Welcome to this week’s review of notable instances of public transit use and urban design, as well as discussion of place identity and culture, through anime currently broadcast or screening in Japan and simulcast internationally via the web. This review also documents seichijunrei (聖地巡礼 sacred site pilgrimage) and butaitanbou (舞台探訪 scene hunting)—on this website referred to collectively as anime pilgrimage—which are forms of place-based engagement induced by the use of real locations in show settings.
Media and General Interest
Oricon Style published an unexpectedly thorough article explaining salient points and macro trends in seichijunrei (media-induced tourism specific to anime and manga). It illustrates the phenomena with several notable examples, then goes on to explain how municipalities that have deliberately used their connection to anime works to promote tourism and goods sales have generated some backlash among the core seichijunrei fandom, whereas grassroots momentum from fan community initiated tourism has generally been of greater magnitude and had more lasting effects.
Ōarai Garupan seichijunrei
Ure Pia Sōken published an article about seichijunrei to Ōarai, Ibaraki Prefecture for Girls & Panzer.
animate Times, the blog of media and goods retailer animate, published a top 10 list of anime pilgrimage locations.
Information services company MyNavi published a top 20 list of anime pilgrimage locations.
Director Shinkai Makoto has become the first Japanese creator named to the Variety magazine list “10 Animators to Watch” for 2016. The nod was mentioned in Oricon Style (article) and Netorabo (article). The list notes the unusually high level of detail and naturalism in background art, as well as immersion of characters in their environment, in Shinkai’s works.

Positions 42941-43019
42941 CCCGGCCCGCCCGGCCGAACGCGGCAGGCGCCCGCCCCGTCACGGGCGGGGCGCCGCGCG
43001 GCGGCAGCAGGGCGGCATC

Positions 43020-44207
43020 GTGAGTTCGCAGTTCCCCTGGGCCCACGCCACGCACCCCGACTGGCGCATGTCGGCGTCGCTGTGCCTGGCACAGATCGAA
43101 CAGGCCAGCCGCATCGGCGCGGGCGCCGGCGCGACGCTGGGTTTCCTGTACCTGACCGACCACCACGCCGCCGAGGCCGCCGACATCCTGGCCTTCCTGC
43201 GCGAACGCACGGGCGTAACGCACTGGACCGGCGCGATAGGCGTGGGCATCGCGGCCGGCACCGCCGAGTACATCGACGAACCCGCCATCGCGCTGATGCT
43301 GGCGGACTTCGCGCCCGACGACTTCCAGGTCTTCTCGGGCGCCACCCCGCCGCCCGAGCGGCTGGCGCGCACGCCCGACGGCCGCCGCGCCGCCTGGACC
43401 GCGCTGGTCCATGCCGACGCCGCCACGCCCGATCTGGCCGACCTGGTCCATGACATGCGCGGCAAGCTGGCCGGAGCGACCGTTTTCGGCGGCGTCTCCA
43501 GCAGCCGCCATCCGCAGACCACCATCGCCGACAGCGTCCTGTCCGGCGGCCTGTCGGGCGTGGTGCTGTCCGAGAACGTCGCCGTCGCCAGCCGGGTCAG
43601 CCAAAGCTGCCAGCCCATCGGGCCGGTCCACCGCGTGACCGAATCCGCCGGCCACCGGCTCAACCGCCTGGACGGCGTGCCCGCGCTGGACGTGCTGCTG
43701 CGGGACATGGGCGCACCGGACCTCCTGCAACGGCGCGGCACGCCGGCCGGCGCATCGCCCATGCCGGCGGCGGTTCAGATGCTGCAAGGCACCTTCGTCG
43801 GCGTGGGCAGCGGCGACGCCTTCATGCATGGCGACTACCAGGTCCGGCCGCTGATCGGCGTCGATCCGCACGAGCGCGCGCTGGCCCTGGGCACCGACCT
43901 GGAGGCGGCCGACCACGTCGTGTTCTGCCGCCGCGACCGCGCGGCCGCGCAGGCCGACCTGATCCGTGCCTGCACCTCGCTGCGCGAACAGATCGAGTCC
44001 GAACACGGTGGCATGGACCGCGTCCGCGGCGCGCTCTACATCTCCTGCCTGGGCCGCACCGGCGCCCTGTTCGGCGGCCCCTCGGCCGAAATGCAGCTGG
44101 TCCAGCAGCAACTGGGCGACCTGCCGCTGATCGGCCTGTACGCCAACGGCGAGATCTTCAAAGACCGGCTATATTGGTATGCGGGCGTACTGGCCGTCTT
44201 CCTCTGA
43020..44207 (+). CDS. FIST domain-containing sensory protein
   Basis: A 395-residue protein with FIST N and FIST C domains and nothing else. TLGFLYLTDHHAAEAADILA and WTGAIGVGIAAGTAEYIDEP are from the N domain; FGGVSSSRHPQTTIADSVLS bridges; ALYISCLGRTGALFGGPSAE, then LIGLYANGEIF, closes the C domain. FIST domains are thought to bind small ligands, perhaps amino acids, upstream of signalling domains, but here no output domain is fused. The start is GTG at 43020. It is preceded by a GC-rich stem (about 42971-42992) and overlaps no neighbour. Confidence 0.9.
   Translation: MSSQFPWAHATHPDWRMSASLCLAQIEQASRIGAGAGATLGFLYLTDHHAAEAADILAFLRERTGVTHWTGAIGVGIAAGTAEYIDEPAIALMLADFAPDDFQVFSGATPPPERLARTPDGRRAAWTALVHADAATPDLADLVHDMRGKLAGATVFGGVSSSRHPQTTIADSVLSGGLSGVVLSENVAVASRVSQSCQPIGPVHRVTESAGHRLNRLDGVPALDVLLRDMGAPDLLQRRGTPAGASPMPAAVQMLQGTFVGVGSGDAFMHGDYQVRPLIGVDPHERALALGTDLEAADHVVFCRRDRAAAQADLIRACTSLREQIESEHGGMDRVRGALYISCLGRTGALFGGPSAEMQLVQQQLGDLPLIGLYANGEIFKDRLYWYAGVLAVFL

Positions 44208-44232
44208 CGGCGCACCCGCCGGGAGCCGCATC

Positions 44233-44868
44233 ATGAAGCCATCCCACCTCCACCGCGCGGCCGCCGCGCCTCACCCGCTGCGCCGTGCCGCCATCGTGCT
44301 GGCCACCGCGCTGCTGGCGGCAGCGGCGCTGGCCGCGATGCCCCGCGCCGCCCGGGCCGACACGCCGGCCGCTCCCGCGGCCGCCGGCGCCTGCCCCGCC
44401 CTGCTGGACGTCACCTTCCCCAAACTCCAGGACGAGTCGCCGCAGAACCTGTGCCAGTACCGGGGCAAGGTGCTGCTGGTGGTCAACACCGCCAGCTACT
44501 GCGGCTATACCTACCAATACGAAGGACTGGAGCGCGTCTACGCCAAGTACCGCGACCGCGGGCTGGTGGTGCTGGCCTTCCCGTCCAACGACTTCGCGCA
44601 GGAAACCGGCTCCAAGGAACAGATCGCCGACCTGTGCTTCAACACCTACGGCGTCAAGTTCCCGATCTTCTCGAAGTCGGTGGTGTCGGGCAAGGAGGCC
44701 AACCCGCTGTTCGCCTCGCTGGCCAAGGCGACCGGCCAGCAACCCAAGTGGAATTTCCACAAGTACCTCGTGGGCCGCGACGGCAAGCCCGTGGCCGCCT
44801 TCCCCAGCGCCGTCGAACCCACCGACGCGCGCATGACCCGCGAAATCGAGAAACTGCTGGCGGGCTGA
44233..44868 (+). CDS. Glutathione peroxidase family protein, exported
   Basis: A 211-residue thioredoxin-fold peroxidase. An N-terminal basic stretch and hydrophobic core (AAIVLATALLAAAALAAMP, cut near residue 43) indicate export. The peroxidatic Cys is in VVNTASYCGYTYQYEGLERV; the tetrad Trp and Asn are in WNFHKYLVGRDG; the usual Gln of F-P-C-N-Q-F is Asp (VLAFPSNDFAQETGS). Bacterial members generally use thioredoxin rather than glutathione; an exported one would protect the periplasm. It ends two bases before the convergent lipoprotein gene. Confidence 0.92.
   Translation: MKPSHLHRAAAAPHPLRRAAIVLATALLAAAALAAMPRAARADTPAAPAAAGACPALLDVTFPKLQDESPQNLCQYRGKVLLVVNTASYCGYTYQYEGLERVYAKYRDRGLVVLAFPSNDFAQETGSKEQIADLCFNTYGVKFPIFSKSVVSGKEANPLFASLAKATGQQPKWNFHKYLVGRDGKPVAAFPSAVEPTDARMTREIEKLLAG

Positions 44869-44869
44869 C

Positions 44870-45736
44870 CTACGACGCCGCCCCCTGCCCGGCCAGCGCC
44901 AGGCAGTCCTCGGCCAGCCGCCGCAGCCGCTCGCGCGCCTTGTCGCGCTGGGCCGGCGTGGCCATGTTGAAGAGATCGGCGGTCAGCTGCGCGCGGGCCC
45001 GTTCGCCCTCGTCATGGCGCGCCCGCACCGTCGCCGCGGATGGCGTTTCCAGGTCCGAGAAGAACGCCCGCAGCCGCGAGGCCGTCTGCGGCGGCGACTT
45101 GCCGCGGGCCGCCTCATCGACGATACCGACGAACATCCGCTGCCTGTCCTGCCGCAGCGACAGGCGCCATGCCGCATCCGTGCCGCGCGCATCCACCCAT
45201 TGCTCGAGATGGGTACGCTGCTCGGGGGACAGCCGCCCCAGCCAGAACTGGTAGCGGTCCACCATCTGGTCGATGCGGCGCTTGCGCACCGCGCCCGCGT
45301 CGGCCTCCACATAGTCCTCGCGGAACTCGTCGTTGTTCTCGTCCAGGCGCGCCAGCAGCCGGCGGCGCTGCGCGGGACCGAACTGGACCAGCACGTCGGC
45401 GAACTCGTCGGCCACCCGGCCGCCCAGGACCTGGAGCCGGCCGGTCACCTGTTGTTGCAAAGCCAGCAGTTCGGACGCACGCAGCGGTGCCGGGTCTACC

(ふらいんぐうぃっち Furaingu Uitchi)
Fan Pilgrimage Update
@ts_kobaya made a video pilgrimage to Hirosaki, Aomori Prefecture.
Chito leads first Chinatsu, then later Makoto on a meandering tour of the neighborhood around their home, for the most part within the Shimoyuguchi (下湯口) area of Hirosaki. Though there is little plot development, it’s an interesting exercise in how animals, children and adults perceive the same space differently.
Shinmei-gū (神明宮) in Aoyagi Shimoyuguchi (青柳下湯口)
Kurobe Dam (黒部ダム)
Headquarters of the United Nations in New York City, New York
National Route 41
Seven Eleven Toyama Akada shop (セブン-イレブン 富山赤田店)
Toyama Airport (富山空港)
Hokuriku Expressway (北陸自動車道)
(コンクリート・レボルティオ～超人幻想～ Konkurīto Reborutio: Chōjin Gensō)
Fuchū (府中), Tokyo Metropolis
Bonnet bus (ボンネットバス)
Shinjuku Station (新宿駅)
Jiro and Wakamura talk about how this space in Shinjuku Station was a plaza one year prior, but has been converted into a mere passage area. Security personnel can be heard in the background, telling commuters not to loiter in the passage. It is a very interesting acknowledgement of the role of civic space in public protest and activism, which the powers that be in this case have decided must be dampened down.
Former headquarters of Dentsu (電通本社ビル) from 1967 to 2002, in Tsukiji, Chūō Ward, Tokyo Metropolis
Grade level railroad crossing (踏切 fumikiri)
(田中くんはいつもけだるげ Tanaka-kun wa Itsumo Kedaruge)
Ohta and Tanaka go grocery shopping on their afternoon commute home from school.
(ネトゲの嫁は女の子じゃないと思った? Netoge no Yome wa Onna no Ko Janai to Omotta?)
A new week, a new eyecatch. This one is about as non-specific as the previous. I think the director is just playing with us.